My previous posts on my ADSL setup have generated a great deal of interest, so I’m now adding a detailed writeup on how to set up this system.
First, here is a reference diagram of how everything fits together:
Bear in mind that you could replace any part of the system with something comparable. E.g. the RTA1320 could be replaced wtih any ADSL router that supports half-bridge mode, and the WRT54GL could be replaced with a dedicated PC runing Smoothwall or some other full-blown firewall package.
Disclaimer: I’m assuming you know what you are doing. If you screw up your modem, router, PC, cat, or mother-in-law by following my instructions, it’s not my fault.
First up, let’s configure the ADSL modem. Make sure you have firewall software running on your computer, because part-way through this setup, your computer’s ethernet card will effectively be part of the internet.
Before we start, here’s what I am assuming:
- You have the RTA1320 already set up for internet access, with your ADSL authentication details set up correctly.
- Your computer is set to aquire an IP address automatically via DHCP
- The WRT54GL router is set up with factory standard config.
Update: Well, it seems that my half-bridge settings go a bit wonky if you happen to use TelstraClear Ltd (TCL) as your provider. Please read the footnote if you get your ADSL via TCL. Otherwise, carry on!
Plug the modem’s ethernet port directly into your PC (ignore the router for now). In your favourite browser, navigate to the IP address of your modem (I believe it is 192.168.1.1 by default). Now do the following:
- Change the IP range of the modem to something that will not conflict with the router. I use 10.0.0.1 for my modem, and 192.168.1.1 for my router. On my modem this is done under Advanced -> Local Network -> IP Address
- Also change the DHCP range to match the new IP address, so that we can get a valid address to communicate with the modem if the intenet connection doesn’t come up properly. This is under Advanced -> Local Network -> DHCP Server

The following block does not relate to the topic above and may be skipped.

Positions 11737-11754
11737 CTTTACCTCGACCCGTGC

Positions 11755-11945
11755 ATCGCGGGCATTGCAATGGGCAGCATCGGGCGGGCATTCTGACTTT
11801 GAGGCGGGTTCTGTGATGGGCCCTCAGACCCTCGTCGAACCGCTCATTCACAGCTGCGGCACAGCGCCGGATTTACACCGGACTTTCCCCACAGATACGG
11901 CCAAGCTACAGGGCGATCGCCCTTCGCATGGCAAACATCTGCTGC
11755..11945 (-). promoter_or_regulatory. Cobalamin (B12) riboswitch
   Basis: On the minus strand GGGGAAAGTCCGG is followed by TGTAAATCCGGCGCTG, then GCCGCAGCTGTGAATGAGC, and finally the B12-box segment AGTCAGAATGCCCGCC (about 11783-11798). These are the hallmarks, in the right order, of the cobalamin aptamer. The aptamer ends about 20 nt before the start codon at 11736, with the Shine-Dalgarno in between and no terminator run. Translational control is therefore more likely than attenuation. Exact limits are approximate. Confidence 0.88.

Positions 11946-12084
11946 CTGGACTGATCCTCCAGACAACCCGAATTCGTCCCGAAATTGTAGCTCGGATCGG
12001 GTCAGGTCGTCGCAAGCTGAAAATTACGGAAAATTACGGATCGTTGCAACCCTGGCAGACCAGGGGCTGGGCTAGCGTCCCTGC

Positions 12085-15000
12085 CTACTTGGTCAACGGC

- Now we set the elusive “half-bridge” or “IP extension” mode. This is fairly deep in the setup, but we get to it like this:
- Go to Advanced -> Internet -> Connections
- Hit the ‘edit’ button (the little pencil icon) for the existing connection
- Hit the ‘Next’ button twice (again, I’m assuming your connection is all set up and perfect already).
- You should see a page like the one below. Untick the NAT box, and tick ‘PPP IP Extension’.
- Hit the ‘Next’ button a few more times, apply the changes, and reboot the modem.
- All going well, you should see a few things happen as the modem reboots. When the modem first comes up, your PC should obtain the 10.0.0.10 address. A minute or so later, the modem will authenticate properly and you should see your PC address change to some public IP address (219.x.x.x in my case). If not, then log back into the modem on 10.0.0.1, check the logs, check your settings, etc. If things are totally broken, perhaps reset the modem to factory settings and try again.
- So now we have a modem set up in half-bridge mode. If you don’t need to share your connection, and are happy with your computer firewall for security, then you could run with this setup and it should increase the stability of your connection, and probably speed up P2P somewhat, because we’re no longer dealing with the NAT table in the crappy cheap router software inside the modem. Update: except if you’re using TCL as an internet provider of course. In that case just pray that the rest of the setup will work, or you can hunt in the router for its default gateway address and manually add this as a gateway route on your PC…I’ll leave that as an exercise for the reader.
- Plug your computer into one of the ethernet ports on the router.
- Upgrade the firmware on the WRT54GL to the latest version of DD-WRT Tomato Firmware (Tomato is much nicer and has a nice clean interface compared to DD-WRT). I’m not going to go into specifics here, the Tomato FAQ has plenty of information. The one thing I will say is: do not forget to reset to factory defaults a second time AFTER you have upgraded. Forgetting this step cost me an hour or so of frustration.
- Log in to the DD-WRT config page, go to Administration -> Management. Scroll down until you see the IP Filter Settings, and adjust them as below:
Update: A couple of applications (IRC and Battlefield 2142 so far), seem to misbehave with the timeout set this low. A safer setting would appear to be 300 seconds for both TCP and UDP timeout.
- Save the settings, reboot the router, and plug the modem into the ‘internet’ port of the router.
That’s pretty much it. Browse around the DD-WRT Wiki pages, because they have heaps of information on things like QoS, which may help if you’re sharing P2P traffic with other kinds of traffic on your network.
Footnote: TCL has a strange setup whereby the public address of your modem and the default gateway of their network are on different subnets. Normally this works OK because the modem knows about it, but in half-bridge mode connected directly to your PC, the PC tries to use the public address as the default gateway, and packets get nowhere. Which also means you can’t access the modem’s setup pages once it gets a public address :/
The good news is that it seems the particular router I’m using (and I’m expecting most other routers) are intelligent enough to work this all out (using ARP maybe?), so it all works fine when you plug it all together. Phew!